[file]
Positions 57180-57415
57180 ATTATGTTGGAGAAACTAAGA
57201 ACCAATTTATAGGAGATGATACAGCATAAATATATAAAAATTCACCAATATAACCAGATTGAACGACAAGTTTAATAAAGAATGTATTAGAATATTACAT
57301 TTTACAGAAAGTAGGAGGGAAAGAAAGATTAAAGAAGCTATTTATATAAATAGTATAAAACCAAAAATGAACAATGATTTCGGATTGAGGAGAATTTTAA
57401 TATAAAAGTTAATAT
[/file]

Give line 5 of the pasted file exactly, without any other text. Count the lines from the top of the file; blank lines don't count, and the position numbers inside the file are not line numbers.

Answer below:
57401 TATAAAAGTTAATAT